Two years ago, just before the Leveson inquiry began, I watched Paul Dacre make a speech. The Daily Mail editor was so angry that his hands were shaking. He painted an apocalyptic picture of a future in which the British press would be subject to the kind of restrictions endured by journalists in Zimbabwe. It was nonsense and hyperbole – I've worked on free expression for years and I know how repressive regimes operate. But it offered a useful insight: this, I realised, was how the campaign to challenge the overweening power of some editors and proprietors was going to be misrepresented.
This weekend, the volume of misrepresentation has been deafening. But I want to offer some warnings as the sky supposedly falls in on Britain's 300-year-old tradition of a free press. No one ever gave up power without a fight; in a country which has never had an effective system of redress for people whose lives have been wrecked by the most heartless intrusion, the prospect that victims will be able to complain to an independent body is truly alarming for vested interests. Those with weak arguments usually try to shift the debate, which is why so many right-wing commentators are fulminating against "state regulation".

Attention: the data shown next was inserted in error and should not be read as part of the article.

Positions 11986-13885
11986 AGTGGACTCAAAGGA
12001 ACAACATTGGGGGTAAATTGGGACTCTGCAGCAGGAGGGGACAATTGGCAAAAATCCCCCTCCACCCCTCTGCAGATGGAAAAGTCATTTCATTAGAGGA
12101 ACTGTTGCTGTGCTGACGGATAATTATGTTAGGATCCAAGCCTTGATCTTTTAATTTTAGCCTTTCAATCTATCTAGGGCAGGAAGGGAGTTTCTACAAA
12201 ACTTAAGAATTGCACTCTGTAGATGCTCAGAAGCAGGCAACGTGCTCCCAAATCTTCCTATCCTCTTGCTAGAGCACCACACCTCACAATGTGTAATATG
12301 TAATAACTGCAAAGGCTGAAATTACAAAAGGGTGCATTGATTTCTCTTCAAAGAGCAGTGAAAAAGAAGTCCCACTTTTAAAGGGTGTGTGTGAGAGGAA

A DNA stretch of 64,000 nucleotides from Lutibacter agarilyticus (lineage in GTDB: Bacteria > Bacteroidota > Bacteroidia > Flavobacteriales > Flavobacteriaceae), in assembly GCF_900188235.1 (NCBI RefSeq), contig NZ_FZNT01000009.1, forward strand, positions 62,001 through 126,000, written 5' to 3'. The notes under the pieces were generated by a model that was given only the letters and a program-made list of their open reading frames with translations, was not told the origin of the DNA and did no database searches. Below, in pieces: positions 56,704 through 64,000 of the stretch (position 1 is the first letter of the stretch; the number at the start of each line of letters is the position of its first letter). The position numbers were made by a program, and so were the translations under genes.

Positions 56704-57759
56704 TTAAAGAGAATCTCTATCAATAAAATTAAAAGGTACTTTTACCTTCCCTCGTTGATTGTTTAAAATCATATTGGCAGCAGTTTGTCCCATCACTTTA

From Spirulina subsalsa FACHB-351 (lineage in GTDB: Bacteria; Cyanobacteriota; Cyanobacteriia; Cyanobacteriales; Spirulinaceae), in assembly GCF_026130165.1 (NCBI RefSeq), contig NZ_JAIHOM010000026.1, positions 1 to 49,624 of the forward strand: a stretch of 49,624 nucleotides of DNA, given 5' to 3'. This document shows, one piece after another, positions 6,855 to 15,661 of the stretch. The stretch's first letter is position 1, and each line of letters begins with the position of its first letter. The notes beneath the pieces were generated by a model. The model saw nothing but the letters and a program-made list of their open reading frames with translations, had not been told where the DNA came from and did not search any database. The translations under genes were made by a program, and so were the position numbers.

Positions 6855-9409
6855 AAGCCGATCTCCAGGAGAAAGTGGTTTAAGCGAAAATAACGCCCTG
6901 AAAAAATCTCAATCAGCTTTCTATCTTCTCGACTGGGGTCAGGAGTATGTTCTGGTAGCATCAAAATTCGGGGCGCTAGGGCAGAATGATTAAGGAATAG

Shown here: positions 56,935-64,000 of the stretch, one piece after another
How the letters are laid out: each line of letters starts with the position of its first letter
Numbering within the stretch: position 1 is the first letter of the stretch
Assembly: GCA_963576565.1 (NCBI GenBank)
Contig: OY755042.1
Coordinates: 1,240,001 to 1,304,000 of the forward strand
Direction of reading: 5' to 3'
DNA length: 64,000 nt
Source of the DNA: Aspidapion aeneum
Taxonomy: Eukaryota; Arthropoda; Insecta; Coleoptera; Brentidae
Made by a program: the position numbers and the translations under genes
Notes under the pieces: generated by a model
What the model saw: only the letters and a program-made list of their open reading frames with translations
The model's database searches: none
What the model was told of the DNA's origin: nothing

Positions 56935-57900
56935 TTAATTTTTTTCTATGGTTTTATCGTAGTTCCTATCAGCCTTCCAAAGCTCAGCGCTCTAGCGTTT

I have been a journalist all my working life. I do not support state regulation of the press, and that isn't what the royal charter agreed two days ago represents. Politicians won't be involved in the decisions of an independent regulator, which will draw up its own code of ethics; crucially, they will not be able to change the charter without a two-thirds majority in both houses of Parliament. This safeguard means it would be easier for a government to pass emergency legislation to restrict press freedom through a simple majority than change the terms of the charter.
Even the most ferocious critics of the charter have not explained what kind of stories would be prevented from publication under its terms. It would not have prevented the Daily Mail from printing smears about Ed Miliband's father or accusing The Guardian of treason. I'm rather hoping this is the start of a series in which the paper goes increasingly mad and calls for the expulsion of everyone who believes in equality and human rights. There are more of us than Mr Dacre realises, I'm pleased to say.
No one seriously argues that broadcasting, regulated by Ofcom, is censored by the state. The proposition that people should be able to seek redress from an independent body when journalists publish inaccuracies or harass the bereaved is hardly revolutionary. Beware of posturing about threats to press freedom: what diehard critics of the cross-party charter really fear is an end to impunity – the prerogative of tyrants everywhere.
Joan Smith is on the board of campaign group 'Hacked Off'